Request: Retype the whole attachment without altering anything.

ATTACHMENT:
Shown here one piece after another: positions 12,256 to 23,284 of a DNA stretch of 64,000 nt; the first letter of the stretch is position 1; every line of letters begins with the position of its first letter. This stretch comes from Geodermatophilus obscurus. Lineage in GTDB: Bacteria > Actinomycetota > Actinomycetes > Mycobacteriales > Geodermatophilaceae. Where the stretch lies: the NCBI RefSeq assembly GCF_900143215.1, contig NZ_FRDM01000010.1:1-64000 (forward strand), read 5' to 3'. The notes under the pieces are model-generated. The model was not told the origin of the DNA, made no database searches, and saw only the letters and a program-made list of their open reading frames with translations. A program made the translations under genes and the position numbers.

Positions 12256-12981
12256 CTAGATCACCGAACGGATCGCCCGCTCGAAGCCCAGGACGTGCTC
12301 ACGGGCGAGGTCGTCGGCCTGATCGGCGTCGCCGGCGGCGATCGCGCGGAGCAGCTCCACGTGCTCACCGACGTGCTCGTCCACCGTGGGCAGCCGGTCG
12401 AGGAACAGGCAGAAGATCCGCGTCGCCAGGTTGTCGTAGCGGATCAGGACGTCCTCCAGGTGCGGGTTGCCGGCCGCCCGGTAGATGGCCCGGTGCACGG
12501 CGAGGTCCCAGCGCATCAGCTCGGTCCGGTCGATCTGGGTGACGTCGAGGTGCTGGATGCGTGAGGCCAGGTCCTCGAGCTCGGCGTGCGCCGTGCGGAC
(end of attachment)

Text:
Shown here one piece after another: positions 12,256 to 23,284 of a DNA stretch of 64,000 nt; the first letter of the stretch is position 1; every line of letters begins with the position of its first letter. This stretch comes from Geodermatophilus obscurus. Lineage in GTDB: Bacteria > Actinomycetota > Actinomycetes > Mycobacteriales > Geodermatophilaceae. Where the stretch lies: the NCBI RefSeq assembly GCF_900143215.1, contig NZ_FRDM01000010.1:1-64000 (forward strand), read 5' to 3'. The notes under the pieces are model-generated. The model was not told the origin of the DNA, made no database searches, and saw only the letters and a program-made list of their open reading frames with translations. A program made the translations under genes and the position numbers.

Positions 12256-12981
12256 CTAGATCACCGAACGGATCGCCCGCTCGAAGCCCAGGACGTGCTC
12301 ACGGGCGAGGTCGTCGGCCTGATCGGCGTCGCCGGCGGCGATCGCGCGGAGCAGCTCCACGTGCTCACCGACGTGCTCGTCCACCGTGGGCAGCCGGTCG
12401 AGGAACAGGCAGAAGATCCGCGTCGCCAGGTTGTCGTAGCGGATCAGGACGTCCTCCAGGTGCGGGTTGCCGGCCGCCCGGTAGATGGCCCGGTGCACGG
12501 CGAGGTCCCAGCGCATCAGCTCGGTCCGGTCGATCTGGGTGACGTCGAGGTGCTGGATGCGTGAGGCCAGGTCCTCGAGCTCGGCGTGCGCCGTGCGGAC